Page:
The dance of the Calabaceado

Honesty in Joy


The dance of the Calabaceado is a regional dance from the north of the country, specifically from the state of Baja California. Its origin goes back to the decade of 1940, when little by little cattle activities began to be part of the amusements among the cowboys; the jockeys, the lasso and the horse races were some of the most popular. Later the cowboys would imitate these manifestations in their dances.

Specifically, it is a mixture of norteño music, cowboy dancing, dance of change of couple and imitations of some activities or thanks of the cattle, as the jumps, turns and kicks.

The rhythm of the zigzag dance comes from the Huasteca area and belongs to the huapango genre. When interpreted by the northern group, they name it huapango norteño, also known as calabaceado dance, "huarachazo" or "taconeado", depending on the region or the place where it is performed.

During the dance, the change of couple is constant and there are no moments of rest for the dancers, for these reasons, it is considered a tradition that requires a lot of resistance and skill.

There are several theories about the origin of the name: in the northern region, the term "calabaceado" is a synonym for affair, as it is popularly said, "to give pumpkins". It is also said that this term was used by spectators when they saw the dance as "jumping like goats (cabras)" and that they were "calabriando", a word that was transformed until it was called "calabaceado".

As in many dances, there is a favorite costumes for dancers: men wear denim trousers, checkered denim shirt, cowboy boots, leather vest, leather belt with a large buckle and a handkerchief around the neck. While women repeat many of the elements, but dress skirt, blouse and the handkerchief is worn in the hair.

Some of the most prominent steps are the heel, the double strike of the floor; the dotted step back, also called "of kick" and the step of whirlpool, being the latter one of the favorites of many spectators and dancers.

As a curious fact, who lasts longer in the swirling step, which consists of turning the foot backwards in a circular way, turning to the right or to the left, is the one who receives the highest ovations.

It is an energetic dance, full of tradition and with a strong historical load, but also of joy and much joy, something that has always been associated with the northern zone of Mexico.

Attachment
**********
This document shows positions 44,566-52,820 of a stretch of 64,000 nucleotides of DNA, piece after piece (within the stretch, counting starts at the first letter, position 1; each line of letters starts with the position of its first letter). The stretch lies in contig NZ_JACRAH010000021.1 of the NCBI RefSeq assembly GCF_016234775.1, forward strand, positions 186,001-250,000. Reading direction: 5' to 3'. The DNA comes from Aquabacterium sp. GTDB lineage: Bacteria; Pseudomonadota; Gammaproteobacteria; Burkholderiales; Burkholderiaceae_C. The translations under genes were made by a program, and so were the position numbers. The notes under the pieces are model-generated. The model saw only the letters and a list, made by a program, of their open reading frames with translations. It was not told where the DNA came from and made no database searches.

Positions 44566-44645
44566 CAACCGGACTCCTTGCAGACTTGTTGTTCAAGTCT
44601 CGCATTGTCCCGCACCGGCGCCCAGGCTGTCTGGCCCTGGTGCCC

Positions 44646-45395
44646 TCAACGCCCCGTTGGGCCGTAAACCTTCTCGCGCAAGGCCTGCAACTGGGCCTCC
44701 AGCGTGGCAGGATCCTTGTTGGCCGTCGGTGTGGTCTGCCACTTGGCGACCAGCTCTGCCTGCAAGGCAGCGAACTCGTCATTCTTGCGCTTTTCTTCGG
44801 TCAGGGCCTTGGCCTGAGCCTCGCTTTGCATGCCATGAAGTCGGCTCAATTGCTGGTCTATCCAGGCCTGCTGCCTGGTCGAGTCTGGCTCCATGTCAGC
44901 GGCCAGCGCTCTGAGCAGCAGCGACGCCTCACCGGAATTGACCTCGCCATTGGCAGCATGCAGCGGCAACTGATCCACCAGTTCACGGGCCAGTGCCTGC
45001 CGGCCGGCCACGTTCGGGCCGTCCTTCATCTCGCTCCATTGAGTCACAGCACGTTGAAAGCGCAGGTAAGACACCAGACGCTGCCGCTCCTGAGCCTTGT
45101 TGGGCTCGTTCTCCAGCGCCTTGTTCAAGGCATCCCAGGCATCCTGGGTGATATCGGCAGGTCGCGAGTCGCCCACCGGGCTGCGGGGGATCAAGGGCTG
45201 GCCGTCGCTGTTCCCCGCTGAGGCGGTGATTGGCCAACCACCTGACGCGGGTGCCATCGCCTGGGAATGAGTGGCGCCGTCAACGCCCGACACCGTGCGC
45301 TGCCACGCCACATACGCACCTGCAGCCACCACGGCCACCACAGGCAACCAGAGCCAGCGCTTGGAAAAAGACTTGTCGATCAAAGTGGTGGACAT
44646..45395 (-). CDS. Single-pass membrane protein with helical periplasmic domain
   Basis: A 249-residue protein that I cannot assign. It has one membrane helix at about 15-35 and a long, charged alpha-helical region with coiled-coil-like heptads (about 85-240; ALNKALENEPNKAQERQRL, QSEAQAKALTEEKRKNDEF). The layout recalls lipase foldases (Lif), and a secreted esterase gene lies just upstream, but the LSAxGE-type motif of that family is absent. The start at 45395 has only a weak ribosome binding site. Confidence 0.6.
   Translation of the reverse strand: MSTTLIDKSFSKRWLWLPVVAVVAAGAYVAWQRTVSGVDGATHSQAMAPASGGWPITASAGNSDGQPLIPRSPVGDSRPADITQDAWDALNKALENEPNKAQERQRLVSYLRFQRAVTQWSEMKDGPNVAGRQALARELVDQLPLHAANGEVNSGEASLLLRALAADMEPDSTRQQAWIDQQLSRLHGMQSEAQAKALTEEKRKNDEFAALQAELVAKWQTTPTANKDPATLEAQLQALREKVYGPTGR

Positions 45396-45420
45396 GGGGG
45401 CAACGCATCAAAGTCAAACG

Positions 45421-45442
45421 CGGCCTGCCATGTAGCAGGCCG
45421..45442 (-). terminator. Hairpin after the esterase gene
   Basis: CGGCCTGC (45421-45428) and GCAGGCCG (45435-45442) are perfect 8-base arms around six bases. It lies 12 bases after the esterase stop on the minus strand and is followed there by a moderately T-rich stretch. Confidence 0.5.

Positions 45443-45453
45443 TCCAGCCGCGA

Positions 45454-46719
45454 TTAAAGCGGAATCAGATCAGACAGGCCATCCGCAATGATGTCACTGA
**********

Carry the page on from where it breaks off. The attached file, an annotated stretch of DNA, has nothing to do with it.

¿Qué Saber?

What to know?

  • The Dance of the Calabaceado is a recent phenomenon, and its origin only dates back to the 1950s.
  • Even though there are various theories concerning its origin, it’s thought that its originated in the village of La Misión, in the municipality of Ensenada in the northeast zone of the frontier between Mexico and the United States and between the states of Sonora and Baja California.
  • It’s a derivation of the "norteña" music that became popular in the decade of the 50s.
  • At the time of its origin, the calabaceado was considered a dance of resistance.
  • The dance group Kicukpaico from Tijuana has been an intent observer of these dancing traditions and they have dedicated themselves not only to dancing but to keeping the tradition alive.
  • Even though the name "calabaceado" alludes to cheating or "stepping out" on someone, it has the idea that comes with another root as well: "calabriado" which is the mixing of red and white wines and "cabriola" which can mean antics or prancing and skipping.
  • There are various basic steps in this dance: the "taconeado" (stomping hard with the heel)
  • Stamping with the sole of the boot, hard and fast, and alternating the feet.
  • The punteado, which imitates the kicking of some animals when they raise dust.
  • Finally the "remolino" or whirl, which is the most liked, is done with the dancers spinning in a circular pattern going backwards.
  • It’s common that this dance is presented during school festivals and always in the local fairs in all the northern towns and cities.
  • The town of La Misión, where the calabaceado dance originated, was originally inhabited by the K’mial ethnic group. The word "K’mial means "people from the coast".
  • Today, this site is known as Poblado and Ejido La Misión.
  • One of the musical groups that can be considered precursors of this genre is Los Montañeses del Álamo.
The Dance of the Calabaceado

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El Baile calabaceado

All you must know about this Folkloric Dance of Baja California is here


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